Are you ready to turn those calendar pages to fall? Or is it autumn? "Fall" is an Americanism of "autumn," but whichever word you use, it’s still a season to inspire cozy, colorful observations. Fall is the season for hayrides, flannel shirts, and pumpkin EVERYTHING. The next time you claim autumn as your favorite season, you can explain the origins of these favorite fall words.
You can get it as a coffee, a candle, even an Oreo flavor. But what's so special about pumpkin spice? The name might trick you — traditionally, it’s not pumpkin flavored at all. Pumpkin spice refers to a blend of cinnamon, with notes of nutmeg, ginger, cloves, and allspice. Pumpkin spice has been referred to in cookbooks since the 1890s, but we can thank Starbucks for the ubiquitous presence of this fall flavor. The Starbucks Pumpkin Spice Latte was introduced in 2003 and quickly became one of its most popular seasonal flavors. In 2015, the pumpkin was brought to the forefront of the PSL, and a small amount of pumpkin puree was added to the spice recipe.
Repeat after me: HOO-gah. This Danish word might not be easy for American speakers to pronounce, but the trend has taken over your fall and winter. "Hygge" is hard to define exactly, but the general concept is taking comfort in simple pleasures. Sitting on a metal bus bench with wet socks and rain dripping down your collar? NOT "hygge." Snuggling on the couch under a hand-knit blanket with a mug full of cocoa and candles flickering in the corners? Now that's "hygge."
"Hygge" is used as both a noun and an adjective in Danish, but the term was adopted into English as a lifestyle trend around 2016. Since then, you’ve likely seen articles written about it, and it was even included in a song in the Broadway adaptation of “Frozen.” While some trends disappear as quickly as they come, "hygge" is one trend we’re happy to hold onto for many seasons to come.
In a world where we know better than to use a term such as "Indian summer," we still want to rejoice when we get the pleasure of a summer-like day in the fall. You know it as that magical time in October or November when the sun is shining and you can (briefly) shed your coat. Consider calling these days a "bonus summer," or take a hint from the Germans and call it an "old wives' summer." In Turkey, this is the time of year for making pastirma, so, please, enjoy your days of "pastrami summer."
The equinox is an astronomical event that occurs twice a year. If you’re in the Northern Hemisphere, you can accurately refer to the second occurrence as the fall or autumnal equinox. However, in the Southern Hemisphere, sometimes this second equinox is referred to as the vernal (spring) equinox. It might just be better to call them by their months — the March and September equinoxes.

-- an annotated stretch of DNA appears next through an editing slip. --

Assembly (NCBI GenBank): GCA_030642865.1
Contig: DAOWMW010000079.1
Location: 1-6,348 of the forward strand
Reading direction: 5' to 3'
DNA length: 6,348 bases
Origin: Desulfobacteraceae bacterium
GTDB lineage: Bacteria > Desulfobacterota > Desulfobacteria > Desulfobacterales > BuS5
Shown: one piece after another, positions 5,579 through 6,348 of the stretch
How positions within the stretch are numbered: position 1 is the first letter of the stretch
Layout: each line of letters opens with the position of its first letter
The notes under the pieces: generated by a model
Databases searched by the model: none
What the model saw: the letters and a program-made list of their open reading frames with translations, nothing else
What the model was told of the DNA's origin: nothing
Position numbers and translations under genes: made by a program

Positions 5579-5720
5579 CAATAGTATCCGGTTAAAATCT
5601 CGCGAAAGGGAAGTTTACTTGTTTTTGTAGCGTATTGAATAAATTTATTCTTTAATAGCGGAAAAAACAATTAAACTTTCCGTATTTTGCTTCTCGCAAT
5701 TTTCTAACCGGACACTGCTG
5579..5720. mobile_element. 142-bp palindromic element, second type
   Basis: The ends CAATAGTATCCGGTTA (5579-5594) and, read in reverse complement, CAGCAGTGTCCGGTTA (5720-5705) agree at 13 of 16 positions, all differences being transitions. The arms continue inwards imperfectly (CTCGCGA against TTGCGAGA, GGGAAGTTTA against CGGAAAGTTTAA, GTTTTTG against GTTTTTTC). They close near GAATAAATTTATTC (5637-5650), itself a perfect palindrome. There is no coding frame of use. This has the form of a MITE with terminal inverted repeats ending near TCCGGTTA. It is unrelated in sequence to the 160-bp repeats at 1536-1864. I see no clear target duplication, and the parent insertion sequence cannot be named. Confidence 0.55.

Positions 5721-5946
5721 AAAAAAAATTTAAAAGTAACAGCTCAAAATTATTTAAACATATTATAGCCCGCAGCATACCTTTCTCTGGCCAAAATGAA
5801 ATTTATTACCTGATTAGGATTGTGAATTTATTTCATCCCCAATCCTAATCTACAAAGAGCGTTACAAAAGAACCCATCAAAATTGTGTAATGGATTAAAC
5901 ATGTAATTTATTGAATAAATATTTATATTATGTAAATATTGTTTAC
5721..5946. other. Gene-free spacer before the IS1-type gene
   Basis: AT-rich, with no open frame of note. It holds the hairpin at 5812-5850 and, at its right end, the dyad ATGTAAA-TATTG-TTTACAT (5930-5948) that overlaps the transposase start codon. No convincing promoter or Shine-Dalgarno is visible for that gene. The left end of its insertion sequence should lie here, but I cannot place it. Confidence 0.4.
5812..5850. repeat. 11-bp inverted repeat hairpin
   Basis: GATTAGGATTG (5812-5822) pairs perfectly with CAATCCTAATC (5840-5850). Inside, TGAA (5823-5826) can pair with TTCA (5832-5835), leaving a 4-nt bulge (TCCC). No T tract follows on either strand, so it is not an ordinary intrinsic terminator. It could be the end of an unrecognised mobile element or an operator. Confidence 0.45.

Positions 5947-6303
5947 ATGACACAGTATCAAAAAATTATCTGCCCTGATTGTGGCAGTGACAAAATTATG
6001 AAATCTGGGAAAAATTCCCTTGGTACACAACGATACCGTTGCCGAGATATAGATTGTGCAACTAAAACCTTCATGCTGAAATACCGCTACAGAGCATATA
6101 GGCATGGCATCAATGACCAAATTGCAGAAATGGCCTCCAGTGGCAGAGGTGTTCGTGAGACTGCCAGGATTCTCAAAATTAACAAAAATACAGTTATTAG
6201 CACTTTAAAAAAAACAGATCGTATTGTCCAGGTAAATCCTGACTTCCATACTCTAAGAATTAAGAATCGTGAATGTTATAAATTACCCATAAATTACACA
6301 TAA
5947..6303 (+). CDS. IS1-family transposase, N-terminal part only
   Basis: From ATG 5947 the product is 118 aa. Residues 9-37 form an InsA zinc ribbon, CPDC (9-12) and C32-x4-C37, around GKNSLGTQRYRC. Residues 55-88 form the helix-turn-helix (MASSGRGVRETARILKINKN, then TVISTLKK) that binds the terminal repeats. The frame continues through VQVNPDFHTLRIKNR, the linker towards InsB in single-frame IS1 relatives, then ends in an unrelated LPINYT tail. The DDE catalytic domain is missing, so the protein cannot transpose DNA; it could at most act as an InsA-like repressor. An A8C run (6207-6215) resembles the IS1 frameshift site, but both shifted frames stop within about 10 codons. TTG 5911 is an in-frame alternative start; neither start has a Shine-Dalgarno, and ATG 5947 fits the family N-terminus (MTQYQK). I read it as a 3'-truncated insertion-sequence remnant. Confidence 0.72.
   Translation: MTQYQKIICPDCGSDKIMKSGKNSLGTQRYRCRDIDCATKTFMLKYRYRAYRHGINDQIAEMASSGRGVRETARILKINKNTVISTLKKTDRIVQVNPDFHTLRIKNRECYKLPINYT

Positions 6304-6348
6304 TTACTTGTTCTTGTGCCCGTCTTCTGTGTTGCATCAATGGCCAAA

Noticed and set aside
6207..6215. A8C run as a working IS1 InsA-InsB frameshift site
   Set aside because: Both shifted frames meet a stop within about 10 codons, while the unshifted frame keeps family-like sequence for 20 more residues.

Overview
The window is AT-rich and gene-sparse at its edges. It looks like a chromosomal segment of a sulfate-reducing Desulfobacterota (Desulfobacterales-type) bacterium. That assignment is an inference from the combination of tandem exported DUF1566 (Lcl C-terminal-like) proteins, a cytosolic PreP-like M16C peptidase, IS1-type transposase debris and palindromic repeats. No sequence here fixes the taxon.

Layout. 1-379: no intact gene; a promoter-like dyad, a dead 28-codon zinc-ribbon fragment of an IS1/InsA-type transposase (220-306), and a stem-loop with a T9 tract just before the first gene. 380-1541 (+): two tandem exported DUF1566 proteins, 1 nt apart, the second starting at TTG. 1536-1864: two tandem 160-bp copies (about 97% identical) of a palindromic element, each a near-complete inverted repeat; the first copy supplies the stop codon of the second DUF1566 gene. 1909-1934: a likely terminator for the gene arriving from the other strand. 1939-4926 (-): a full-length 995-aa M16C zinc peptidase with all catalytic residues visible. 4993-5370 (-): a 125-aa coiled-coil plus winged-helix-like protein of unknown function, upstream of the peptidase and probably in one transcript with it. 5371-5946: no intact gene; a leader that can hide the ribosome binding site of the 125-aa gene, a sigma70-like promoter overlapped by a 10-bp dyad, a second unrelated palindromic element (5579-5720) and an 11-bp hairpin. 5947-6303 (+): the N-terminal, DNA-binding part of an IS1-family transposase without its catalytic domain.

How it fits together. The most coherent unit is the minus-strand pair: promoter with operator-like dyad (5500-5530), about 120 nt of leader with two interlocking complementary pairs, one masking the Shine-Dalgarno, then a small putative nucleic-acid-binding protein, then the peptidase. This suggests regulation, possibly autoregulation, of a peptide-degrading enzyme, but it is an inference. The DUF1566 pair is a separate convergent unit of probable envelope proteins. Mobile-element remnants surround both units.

Equinox refers to the exact moment when the center of the sun is directly above the equator. On the day of the equinox, daytime and nighttime are of approximately equal duration, all over the world. The sun rises at about 06:00 and sets at about 18:00 (local time) everywhere in the world, except the poles. The fall equinox also marks the beginning of autumn on your calendar in the Northern Hemisphere. In 2020, the September equinox occurs at 13:30 Greenwich Mean Time on September 23.
Here’s another astronomical event: The Harvest Moon is the full moon that occurs closest to the autumnal equinox and is characterized by its orange color. It can occur before or after the equinox. The first recorded use of this name was in 1706, and it probably came from farmers taking advantage of the large full moon to complete their harvests. The Harvest Moon now marks celebrations in many cultures. The Moon Festival is celebrated in China, Vietnam, Taiwan, and Hong Kong. In the United States, we still honor the harvest time with fall festivals, farmers' markets, and craft fairs.
If you love fall, you probably treasure long drives through avenues filled with red, orange, and yellow falling leaves. The beauty of this color extravaganza is thanks to deciduous trees. The word "deciduous" refers to trees with leaves that fall off or shed seasonally. This yearly occurrence might be a simple fact of nature, but it brings an enchanting magic to the fall landscape. In New England, there’s a special category of tourists called “leaf peepers” who make an annual pilgrimage to view the intense colors of a Northeastern fall. If you’d like to plant your own deciduous tree and improve your fall color palette, try one of these trees: Sugar Maple, Black Tupelo, Sourwood, or Sassafras.